U.S. Navy Ballistic Missile Submarine's Gibraltar Visit Is First In Over Two Decades
The Navy has shared some additional details about USS Alaska's very rare stopover, which comes amid a flurry of naval activity in the region.
Following the arrival of the USS Alaska in Gibraltar yesterday, the U.S. Navy has confirmed that this is the first time in more than 20 years that an Ohio class ballistic missile submarine, or SSBN, has visited the U.K. Royal Navy's base in this British Overseas Territory. The service has also now said that this extremely rare stopover was a previously scheduled port visit for logistics purposes.
The Navy had officially announced that USS Alaska had sailed into Gibraltar yesterday, itself an unusual bit of publicity regarding the operational activities of one of its SSBNs, which generally seek to avoid any kind of attention during their nuclear deterrent patrols. Navy Lieutenant Commander Lenaya Rotklein, a spokesperson for U.S. Naval Forces Europe-Africa/U.S. Sixth Fleet, told The War Zone that this was the first time an Ohio class SSBN had paid a visit to the Her Majesty's Naval Base Gibraltar since 1999. It's unclear which of the 18 Ohios traveled there some 22 years ago.
It is important to point out that this does not count visits to Gibraltar since then by any of the four Ohios that were converted into guided-missile submarines, or SSGNs. These boats, which you can read about in much more detail in this past War Zone feature, are truly multi-mission platforms that have robust conventional strike, special operations forces support, intelligence-gathering, and command and control capabilities.
"USS Alaska (SSBN 732) conducted a previously scheduled brief stop for logistics at the Port of Gibraltar [on] June 28, 2021," Lieutenant Commander Rotklein added. "Alaska is on a routine patrol in the U.S. Sixth Fleet area of operations in support of U.S. national security interests in Europe and Africa. This brief stop strengthens cooperation between the United States and the United Kingdom-Gibraltar."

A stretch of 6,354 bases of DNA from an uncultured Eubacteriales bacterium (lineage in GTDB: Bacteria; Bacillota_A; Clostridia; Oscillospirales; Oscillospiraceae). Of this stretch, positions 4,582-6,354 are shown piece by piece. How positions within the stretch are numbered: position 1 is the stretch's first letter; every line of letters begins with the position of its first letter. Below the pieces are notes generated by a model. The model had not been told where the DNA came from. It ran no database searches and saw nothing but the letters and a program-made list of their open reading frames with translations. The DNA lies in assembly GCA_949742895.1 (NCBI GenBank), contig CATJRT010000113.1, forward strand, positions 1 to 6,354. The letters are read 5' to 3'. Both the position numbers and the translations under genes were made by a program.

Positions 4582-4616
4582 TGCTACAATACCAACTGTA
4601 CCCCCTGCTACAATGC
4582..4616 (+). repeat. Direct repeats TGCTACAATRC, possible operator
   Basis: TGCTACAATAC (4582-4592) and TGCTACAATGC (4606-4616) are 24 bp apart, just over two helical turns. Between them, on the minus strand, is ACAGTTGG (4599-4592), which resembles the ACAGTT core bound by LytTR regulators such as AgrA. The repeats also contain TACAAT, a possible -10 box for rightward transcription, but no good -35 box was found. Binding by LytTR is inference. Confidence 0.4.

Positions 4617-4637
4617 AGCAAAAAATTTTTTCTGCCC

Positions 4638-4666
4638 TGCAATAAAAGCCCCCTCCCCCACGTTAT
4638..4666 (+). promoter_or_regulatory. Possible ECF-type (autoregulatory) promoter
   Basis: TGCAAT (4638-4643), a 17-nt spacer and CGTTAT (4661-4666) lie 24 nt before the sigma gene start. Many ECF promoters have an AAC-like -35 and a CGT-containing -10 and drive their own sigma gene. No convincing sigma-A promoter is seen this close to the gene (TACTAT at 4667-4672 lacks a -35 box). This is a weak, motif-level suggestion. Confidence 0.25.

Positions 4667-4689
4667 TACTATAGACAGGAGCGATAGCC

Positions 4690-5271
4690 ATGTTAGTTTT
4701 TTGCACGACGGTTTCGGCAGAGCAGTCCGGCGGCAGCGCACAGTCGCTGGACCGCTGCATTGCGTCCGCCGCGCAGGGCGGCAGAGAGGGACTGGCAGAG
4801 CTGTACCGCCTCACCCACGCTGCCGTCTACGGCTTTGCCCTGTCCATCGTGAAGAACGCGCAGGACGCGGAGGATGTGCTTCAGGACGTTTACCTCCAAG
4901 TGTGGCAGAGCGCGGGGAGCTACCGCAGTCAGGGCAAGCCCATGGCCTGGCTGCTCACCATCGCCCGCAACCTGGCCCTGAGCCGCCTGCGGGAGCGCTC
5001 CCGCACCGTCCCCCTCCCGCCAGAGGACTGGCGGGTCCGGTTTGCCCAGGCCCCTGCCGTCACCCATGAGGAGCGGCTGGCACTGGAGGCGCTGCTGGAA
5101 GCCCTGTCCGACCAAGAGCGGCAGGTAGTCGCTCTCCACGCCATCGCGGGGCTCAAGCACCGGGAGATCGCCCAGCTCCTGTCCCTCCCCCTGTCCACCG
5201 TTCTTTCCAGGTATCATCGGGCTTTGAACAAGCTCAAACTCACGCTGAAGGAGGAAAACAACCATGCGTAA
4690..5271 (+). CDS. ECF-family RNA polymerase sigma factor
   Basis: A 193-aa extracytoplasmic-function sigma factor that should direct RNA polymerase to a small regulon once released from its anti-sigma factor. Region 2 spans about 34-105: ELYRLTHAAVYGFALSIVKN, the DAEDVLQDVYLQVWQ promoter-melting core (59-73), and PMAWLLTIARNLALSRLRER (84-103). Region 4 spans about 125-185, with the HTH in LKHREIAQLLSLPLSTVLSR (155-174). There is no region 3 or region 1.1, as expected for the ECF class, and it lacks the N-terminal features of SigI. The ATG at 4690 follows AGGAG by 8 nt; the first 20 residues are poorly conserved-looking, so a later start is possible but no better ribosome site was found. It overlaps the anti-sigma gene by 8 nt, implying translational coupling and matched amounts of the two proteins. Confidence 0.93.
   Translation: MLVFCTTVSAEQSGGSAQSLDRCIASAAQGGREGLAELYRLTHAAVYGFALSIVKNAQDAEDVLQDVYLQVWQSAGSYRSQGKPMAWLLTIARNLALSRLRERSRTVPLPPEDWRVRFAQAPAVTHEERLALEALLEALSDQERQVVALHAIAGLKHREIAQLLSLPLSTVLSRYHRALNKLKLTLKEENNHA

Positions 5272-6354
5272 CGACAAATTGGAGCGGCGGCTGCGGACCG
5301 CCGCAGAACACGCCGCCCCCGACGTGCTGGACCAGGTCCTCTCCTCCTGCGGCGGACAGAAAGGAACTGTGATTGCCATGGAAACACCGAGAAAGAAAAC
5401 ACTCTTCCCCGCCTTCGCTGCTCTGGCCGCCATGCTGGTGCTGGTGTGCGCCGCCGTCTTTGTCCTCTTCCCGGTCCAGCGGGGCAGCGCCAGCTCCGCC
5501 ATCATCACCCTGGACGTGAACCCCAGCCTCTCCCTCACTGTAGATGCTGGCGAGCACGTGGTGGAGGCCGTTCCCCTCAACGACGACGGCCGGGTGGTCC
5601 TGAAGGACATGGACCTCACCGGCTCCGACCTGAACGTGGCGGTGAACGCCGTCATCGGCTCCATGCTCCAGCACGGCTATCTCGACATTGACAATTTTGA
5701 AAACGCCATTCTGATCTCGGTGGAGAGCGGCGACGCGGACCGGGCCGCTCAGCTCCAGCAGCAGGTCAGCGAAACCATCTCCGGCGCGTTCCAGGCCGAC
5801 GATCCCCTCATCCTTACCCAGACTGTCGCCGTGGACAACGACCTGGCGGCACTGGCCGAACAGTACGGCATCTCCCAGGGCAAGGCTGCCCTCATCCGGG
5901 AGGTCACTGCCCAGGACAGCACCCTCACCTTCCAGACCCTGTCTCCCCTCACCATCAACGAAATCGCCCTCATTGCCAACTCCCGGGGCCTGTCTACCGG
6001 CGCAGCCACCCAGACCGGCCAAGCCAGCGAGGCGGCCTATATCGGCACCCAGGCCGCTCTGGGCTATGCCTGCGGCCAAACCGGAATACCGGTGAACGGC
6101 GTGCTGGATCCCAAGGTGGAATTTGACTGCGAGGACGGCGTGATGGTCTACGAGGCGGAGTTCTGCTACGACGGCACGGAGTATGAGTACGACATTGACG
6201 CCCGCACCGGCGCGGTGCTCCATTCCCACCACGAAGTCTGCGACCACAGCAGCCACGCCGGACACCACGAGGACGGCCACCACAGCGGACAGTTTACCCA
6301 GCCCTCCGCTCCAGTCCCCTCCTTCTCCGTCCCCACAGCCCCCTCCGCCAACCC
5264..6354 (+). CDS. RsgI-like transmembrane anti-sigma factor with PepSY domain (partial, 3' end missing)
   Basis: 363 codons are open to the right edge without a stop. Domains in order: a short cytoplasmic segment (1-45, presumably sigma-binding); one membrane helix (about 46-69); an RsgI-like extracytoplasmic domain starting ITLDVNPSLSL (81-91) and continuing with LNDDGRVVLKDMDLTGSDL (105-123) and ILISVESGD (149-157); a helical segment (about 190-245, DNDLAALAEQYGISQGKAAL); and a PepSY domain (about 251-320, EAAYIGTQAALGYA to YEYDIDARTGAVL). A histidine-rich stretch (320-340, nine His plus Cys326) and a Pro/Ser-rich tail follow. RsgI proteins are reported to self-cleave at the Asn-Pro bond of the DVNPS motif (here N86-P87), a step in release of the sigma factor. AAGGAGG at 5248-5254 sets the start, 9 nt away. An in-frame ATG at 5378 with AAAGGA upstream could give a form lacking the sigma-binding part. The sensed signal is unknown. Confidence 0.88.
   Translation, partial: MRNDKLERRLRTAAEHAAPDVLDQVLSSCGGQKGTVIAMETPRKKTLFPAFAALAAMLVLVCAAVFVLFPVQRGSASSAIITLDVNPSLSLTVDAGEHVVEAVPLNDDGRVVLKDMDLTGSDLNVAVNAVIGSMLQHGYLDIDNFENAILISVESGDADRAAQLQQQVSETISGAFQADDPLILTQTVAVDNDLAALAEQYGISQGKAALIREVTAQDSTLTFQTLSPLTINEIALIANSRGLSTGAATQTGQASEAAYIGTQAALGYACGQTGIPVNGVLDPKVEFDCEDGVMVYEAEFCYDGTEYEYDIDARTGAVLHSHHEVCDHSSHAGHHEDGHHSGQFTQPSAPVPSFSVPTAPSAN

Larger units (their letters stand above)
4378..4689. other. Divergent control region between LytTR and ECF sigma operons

Rotklein did not elaborate on what the submarine's "logistics" needs were that required it to stop in Gibraltar. The scheduled nature of the stop could indicate this was simply a visit to onload various supplies. It is also worth noting that other types of American submarines do regularly stop at this Royal Navy base, which can accommodate nuclear-powered vessels, for various reasons, including for maintenance.
A picture, seen below, of Alaska at Her Majesty's Naval Base Gibraltar does show it venting what appears to be steam from its sail. However, this is completely normal for nuclear-powered submarines, especially those in port, and is associated with the boat's auxiliary diesel generators.
That image and others also show a Mexeflote barge loaded with shipping containers along the opposite side of the submarine's hull from the pier. It's not entirely clear what the purpose of this is, but it seems highly likely that it is a force protection measure.
Modern military submarines, in general, typically have significant force protection requirements while sailing on the surface, where they are limited in their ability to maneuver, have limited close-in defenses, and are generally more vulnerable to a variety of threats, overall. This goes double for Alaska, which is not only nuclear-powered, but is almost certainly carrying dozens of thermonuclear nuclear weapons. Each of the Navy's Ohio SSBNs can carry up to 20 Trident D5 submarine-launched ballistic missiles.
Each Trident D5 can carry up to 14 individual W76-1 or W88 nuclear warheads, with estimated yields of around 100 kilotons and 475 kilotons, respectively. Various arms control agreements between the United States and Russia mean that these missiles typically only have five or six installed at any one time. In addition, since January 2020, at least some Ohio SSBNs have been conducting patrols with some number of Trident D5s armed with lower-yield W76-2s. These warheads, which are believed to have yields of only around five kilotons, are particularly controversial with proponents arguing that they give the U.S. government valuable additional deterrent flexibility, while critics say that they increase the likelihood of a nuclear exchange. You can read much more about the debate surrounding the W76-2 here.